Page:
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By guest-author Rochelle James, King County Records Management Specialist

Celebrating Black History Month: King County’s logo

kingcountylogo_mlk

King County logo adopted February 27, 2006.

Dr. King fought for Black Americans to be treated equally by their government. He envisioned a world where “little black boys and little black girls will be able to join hands with little white boys and little white girls as sisters and brothers” and where justice, peace and equality were afforded to all people.

As County employees, we hope serve our communities in a way that is just, fair and inclusive of all of our residents. We proudly display the image of Dr. King on our websites, written materials and buildings. But Dr. King’s likeness was not always the County logo. So, how did we get here?

 

History

The King County Archives has a collection of records related to the events that led up to adoption of the current logo on March 12, 2007.

Originally, in 1853, King County was named after Vice President of the United States William Rufus DeVane King, a slave owner and supporter of the Fugitive Slave Act. For 134 years, King County carried his name until 1986 when Councilmen Ron Sims and Bruce Laing introduced proposed Motion 86-66 (adopted as Motion No. 6461) to the Council.

motion06461

King County Council Motion 6461, adopted February 24, 1986. Series 306, King County Council Motions, Item 306.101.37, King County Archives.

It read in part, “NOW, THEREFORE, BE IT MOVED by the Council of King County: The King County Council, Hereby, sets forth the historical basis for the ‘renaming’ of King County in honor of Reverend Dr. Martin Luther King, Jr., a man whose contributions are well-documented and celebrated by millions throughout this nation an world, and embody the attributes for which the citizens of King County can be proud and claim as their own.” Motion 6461 passed on February 26th, 1986.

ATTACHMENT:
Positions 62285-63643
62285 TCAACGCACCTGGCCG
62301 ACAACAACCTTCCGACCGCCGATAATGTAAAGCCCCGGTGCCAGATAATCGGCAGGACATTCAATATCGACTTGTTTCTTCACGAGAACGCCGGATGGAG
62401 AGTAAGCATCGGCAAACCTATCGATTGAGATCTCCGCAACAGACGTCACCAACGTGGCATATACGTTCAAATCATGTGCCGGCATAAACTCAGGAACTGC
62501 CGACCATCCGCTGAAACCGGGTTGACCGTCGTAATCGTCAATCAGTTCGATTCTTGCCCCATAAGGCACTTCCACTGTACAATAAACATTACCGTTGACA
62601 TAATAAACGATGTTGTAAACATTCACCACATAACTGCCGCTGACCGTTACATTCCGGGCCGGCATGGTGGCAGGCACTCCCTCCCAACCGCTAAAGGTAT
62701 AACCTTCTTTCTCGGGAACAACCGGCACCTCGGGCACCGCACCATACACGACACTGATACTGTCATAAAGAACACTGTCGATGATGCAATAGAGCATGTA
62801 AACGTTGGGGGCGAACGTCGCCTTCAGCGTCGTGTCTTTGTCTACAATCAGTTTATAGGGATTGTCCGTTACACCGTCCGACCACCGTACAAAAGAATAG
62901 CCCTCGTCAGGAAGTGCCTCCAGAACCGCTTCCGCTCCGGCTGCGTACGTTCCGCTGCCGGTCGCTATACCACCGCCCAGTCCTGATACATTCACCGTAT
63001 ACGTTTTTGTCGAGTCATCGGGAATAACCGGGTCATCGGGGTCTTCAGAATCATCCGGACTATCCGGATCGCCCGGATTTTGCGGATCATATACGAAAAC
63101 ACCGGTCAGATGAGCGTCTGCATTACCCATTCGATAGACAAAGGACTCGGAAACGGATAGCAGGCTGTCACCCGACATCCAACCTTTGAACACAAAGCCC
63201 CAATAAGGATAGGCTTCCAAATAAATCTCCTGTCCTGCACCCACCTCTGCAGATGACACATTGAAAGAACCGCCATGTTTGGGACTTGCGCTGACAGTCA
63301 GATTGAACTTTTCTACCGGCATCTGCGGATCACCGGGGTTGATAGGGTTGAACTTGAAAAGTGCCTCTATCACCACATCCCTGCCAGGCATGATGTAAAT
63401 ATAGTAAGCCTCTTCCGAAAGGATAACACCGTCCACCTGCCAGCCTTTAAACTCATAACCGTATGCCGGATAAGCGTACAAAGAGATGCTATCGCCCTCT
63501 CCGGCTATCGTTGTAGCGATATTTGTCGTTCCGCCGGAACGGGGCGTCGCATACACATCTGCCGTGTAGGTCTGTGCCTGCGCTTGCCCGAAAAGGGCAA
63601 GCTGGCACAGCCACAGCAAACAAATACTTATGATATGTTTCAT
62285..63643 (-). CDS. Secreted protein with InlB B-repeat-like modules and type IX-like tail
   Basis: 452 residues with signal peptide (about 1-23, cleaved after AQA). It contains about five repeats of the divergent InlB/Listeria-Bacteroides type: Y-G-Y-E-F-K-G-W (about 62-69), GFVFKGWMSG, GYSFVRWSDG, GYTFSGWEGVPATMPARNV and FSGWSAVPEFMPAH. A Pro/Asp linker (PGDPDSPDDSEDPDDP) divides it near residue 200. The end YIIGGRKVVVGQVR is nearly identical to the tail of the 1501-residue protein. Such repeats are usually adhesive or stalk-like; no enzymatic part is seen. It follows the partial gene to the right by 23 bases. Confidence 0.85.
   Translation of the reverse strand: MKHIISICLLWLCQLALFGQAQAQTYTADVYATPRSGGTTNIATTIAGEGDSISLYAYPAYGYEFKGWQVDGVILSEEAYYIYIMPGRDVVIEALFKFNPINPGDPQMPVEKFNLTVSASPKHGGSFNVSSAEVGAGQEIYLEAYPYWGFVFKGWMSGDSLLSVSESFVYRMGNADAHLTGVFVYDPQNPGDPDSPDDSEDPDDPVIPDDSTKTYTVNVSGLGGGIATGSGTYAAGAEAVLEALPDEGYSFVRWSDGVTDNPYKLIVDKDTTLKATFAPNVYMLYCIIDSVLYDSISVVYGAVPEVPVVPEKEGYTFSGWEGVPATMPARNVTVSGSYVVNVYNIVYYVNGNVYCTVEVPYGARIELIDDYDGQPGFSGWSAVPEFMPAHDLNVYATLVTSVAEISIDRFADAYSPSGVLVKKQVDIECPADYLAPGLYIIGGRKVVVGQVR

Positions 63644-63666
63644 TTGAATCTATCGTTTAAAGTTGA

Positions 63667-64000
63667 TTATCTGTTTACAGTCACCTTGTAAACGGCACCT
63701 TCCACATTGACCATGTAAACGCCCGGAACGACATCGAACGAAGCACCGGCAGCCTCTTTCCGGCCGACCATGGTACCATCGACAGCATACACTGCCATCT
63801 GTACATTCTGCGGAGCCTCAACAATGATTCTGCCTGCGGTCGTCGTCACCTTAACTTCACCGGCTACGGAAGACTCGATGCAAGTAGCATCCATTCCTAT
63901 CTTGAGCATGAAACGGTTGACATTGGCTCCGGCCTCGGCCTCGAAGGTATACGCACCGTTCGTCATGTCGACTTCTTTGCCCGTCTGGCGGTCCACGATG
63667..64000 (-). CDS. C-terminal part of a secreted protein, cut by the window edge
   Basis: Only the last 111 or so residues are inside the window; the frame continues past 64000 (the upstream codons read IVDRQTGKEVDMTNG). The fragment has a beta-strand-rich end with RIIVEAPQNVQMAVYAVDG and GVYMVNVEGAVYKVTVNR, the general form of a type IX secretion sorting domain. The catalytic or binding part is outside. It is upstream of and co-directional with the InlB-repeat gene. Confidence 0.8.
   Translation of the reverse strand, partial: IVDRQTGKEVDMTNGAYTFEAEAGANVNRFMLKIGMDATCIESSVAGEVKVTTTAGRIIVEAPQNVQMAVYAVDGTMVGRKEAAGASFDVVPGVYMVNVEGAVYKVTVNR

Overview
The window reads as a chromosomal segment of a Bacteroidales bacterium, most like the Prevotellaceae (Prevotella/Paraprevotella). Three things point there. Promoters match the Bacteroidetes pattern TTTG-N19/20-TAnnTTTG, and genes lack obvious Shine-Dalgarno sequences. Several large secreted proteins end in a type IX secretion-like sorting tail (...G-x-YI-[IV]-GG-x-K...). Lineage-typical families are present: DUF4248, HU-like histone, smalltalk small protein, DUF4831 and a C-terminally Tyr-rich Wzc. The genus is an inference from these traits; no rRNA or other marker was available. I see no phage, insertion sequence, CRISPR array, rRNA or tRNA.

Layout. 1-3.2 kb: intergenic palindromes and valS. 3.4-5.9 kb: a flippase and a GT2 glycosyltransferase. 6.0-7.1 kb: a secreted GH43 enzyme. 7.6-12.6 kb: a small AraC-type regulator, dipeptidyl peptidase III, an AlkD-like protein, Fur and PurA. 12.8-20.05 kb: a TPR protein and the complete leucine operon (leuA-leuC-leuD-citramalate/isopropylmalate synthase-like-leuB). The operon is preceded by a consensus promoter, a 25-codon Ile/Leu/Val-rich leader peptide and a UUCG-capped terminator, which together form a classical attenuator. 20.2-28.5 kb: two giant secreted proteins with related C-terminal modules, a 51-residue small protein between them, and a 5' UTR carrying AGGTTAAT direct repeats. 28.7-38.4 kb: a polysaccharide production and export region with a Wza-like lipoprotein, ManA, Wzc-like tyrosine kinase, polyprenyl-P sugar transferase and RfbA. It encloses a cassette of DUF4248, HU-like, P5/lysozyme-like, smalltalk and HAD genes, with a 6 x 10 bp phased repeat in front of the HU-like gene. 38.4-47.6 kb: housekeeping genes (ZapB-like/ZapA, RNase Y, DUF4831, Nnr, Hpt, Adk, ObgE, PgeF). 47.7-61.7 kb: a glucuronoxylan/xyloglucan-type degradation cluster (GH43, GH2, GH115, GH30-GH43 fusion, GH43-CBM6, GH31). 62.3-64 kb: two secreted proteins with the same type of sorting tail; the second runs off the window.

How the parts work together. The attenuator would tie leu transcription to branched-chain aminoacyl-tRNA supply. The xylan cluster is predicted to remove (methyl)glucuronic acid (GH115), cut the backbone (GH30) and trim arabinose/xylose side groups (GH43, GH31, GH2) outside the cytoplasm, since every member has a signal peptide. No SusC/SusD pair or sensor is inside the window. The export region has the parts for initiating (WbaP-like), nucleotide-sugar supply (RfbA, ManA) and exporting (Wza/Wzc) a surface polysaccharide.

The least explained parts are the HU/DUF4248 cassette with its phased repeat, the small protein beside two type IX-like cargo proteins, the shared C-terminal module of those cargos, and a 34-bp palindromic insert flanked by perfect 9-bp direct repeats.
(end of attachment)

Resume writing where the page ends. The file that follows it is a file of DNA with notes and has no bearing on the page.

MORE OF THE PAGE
The Imperial Crown

King County’s imperial crown logo, 1968 and 2004

 

The imperial crown remained the logo for our County, and over the next two decades, with a significant movement beginning in 1999, community members and County leaders worked to make Dr. King’s image the official logo of King County.

 

Activism and civic engagement

The records of Councilmember Larry Gossett document the movement.

“at the 17th annual Martin Luther King Celebration Rally and March at Garfield High School, a crowd of 2,000 people challenged me to sponsor an ordinance to change the logo” — Councilmember Larry Gossett letter to constituents, September 13, 1999.

larrygossett_series555_box4_letterord99-0472

Letter from Councilmember Larry Gossett, September 13, 1999. Series 555, Larry Gossett administrative working files, Box 4, King County Archives.

 

thefactsnewspaper_01-17-2000

Clipping from The Facts Newspaper January 17, 2000. Series 555, Larry Gossett administrative working files, Box 4, King County Archives.

 

thefactsnewspaper_2-09-2000_march